Adverse Possession: What Is It And How Does It Work?
Hanna Kielar7-minute read
October 19, 2021
You may be surprised to learn that trespassers can actually take possession of a portion of your property without your consent. This is known as adverse possession.
This may seem intimidating to homeowners, but understanding how it works and how to prevent it can help. There are a lot of elements that are at play before strangers can take an owner’s property. Read on to learn more about adverse possession and how it works so that you can avoid it.
What Is Adverse Possession?
The doctrine of adverse possession allows for a person in possession of the land, real estate or other property of someone else to acquire a valid legal title to the property. Certain common law requirements like continuous possession, hostile possession, open and notorious possession and more must be met. The adverse possessor must also hold the property for a certain period of time, which differs depending on the statute of limitations.
Squatter’s rights, or homesteading, are synonymous with adverse possession. Depending on your area, this real estate law can allow a trespasser to occupy and eventually gain ownership of a piece of your property. If the trespasser’s claim is successful in proving adverse possession, they may not have to pay the owner of the land. Sometimes adverse possession may not be the intention of the trespasser or may happen solely by mistake.
For example, let’s say your neighbor relied on faulty deeds of the property and accidentally placed their new fence a few feet within your property boundaries. This may be considered adverse possession.
There are a few other common examples of adverse possession. One is the continuous use of a private road or driveway or the agricultural development of an unused piece of land. Essentially, adverse possession rewards the trespasser’s use of land and punishes the actual landowner for not fully understanding or exercising their property rights.
What Are The Elements Of Adverse Possession?
It’s important to note that the requirements for adverse possession can vary by state and jurisdiction. While you can check with your local government to see what the requirements are in your area, the following are typical adverse possession elements that must be met before possession of the property to a trespasser or squatter will be granted:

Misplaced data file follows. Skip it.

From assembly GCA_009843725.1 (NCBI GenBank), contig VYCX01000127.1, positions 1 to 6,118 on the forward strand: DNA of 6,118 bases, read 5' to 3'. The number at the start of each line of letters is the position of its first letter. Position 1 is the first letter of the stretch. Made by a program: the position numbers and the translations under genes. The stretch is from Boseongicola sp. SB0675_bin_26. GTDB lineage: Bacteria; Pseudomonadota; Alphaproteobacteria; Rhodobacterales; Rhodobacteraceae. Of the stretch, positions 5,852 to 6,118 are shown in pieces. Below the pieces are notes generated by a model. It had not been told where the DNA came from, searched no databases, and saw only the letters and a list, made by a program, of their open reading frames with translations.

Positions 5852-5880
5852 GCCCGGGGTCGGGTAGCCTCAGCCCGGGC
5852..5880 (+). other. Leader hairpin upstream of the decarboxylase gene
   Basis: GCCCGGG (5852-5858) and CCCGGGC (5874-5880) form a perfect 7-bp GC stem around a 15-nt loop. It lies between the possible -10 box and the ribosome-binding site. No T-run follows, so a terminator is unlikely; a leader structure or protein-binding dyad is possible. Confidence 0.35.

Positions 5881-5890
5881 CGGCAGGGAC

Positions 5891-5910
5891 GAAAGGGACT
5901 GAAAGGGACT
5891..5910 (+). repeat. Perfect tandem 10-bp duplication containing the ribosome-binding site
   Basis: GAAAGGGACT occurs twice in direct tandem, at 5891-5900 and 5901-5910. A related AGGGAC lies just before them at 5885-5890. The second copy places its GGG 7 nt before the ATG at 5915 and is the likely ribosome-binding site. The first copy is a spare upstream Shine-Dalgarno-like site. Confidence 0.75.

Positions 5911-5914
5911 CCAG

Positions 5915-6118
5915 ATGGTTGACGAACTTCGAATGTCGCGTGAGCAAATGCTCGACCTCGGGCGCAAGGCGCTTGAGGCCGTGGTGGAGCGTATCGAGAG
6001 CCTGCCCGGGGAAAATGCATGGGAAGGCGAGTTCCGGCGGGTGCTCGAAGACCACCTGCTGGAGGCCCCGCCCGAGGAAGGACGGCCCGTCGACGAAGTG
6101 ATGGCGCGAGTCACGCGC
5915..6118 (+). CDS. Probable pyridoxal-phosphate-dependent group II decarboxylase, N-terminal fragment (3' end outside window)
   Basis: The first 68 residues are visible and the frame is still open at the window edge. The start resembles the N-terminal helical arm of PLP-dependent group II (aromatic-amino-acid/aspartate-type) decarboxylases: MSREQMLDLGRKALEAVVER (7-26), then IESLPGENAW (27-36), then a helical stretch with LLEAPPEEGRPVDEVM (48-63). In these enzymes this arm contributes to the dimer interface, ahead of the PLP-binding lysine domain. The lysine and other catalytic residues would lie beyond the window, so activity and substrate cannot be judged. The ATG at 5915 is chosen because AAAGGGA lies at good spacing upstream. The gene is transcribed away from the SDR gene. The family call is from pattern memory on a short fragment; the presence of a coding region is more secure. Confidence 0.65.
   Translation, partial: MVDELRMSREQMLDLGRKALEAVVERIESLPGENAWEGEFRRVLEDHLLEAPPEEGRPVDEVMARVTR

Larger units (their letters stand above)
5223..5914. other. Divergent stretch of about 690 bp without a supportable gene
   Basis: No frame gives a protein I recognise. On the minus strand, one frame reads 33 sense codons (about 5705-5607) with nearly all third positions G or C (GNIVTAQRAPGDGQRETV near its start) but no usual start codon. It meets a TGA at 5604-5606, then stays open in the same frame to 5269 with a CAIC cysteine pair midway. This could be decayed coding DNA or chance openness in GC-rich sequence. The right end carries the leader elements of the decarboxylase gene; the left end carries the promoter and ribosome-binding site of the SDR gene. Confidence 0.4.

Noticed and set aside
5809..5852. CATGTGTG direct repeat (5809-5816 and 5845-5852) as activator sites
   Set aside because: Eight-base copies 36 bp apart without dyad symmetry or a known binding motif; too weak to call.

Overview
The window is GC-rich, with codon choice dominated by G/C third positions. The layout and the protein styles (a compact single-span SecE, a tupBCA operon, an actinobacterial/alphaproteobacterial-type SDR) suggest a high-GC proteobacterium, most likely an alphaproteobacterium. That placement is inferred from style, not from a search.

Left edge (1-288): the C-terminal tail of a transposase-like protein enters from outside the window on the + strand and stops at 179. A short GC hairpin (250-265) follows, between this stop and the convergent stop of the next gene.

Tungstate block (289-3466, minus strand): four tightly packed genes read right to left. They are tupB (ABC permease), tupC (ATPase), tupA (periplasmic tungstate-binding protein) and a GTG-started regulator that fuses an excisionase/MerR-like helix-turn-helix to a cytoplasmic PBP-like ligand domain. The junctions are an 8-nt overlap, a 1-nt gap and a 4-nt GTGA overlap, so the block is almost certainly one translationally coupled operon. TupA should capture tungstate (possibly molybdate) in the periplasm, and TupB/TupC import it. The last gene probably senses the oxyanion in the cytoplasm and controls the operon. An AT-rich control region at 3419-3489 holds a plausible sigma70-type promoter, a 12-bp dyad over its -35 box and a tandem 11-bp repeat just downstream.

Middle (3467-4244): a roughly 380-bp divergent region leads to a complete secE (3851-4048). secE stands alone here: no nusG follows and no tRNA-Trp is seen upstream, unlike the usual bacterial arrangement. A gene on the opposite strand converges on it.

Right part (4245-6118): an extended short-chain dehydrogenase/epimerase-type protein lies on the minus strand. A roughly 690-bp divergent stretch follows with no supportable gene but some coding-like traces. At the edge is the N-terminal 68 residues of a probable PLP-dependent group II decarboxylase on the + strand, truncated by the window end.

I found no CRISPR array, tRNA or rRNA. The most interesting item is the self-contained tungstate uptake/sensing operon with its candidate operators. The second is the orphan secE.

1. Hostile Claim
The definition of hostile claim varies by state. Typically, this means that the trespasser or squatter is using the property without an existing agreement or license from the landowner. Additionally, the occupation is hostile or adverse to the interests of the true owner, and the owner has not given rights to the property but knows of the occupation. There are three legal definitions of hostile:
- Simple occupation. This claim is typically followed by most states. It defines hostile as the simple occupation of the land. Essentially, the trespasser doesn’t have to know that the land has a true owner.
- Awareness of trespassing. In awareness of trespassing, the trespasser must understand that they have no legal right to be on the property.
- Good faith mistake. This rule requires the trespasser to have made an innocent mistake in occupying the property. For example, they may have relied on an invalid or incorrect deed, making them unaware of the boundaries of the property. Some states follow this rule.
For instance, in the fence example above, the neighbor was unaware of the boundaries of the property because they used a faulty deed. Therefore, this claim would be considered a hostile claim.
2. Actual Possession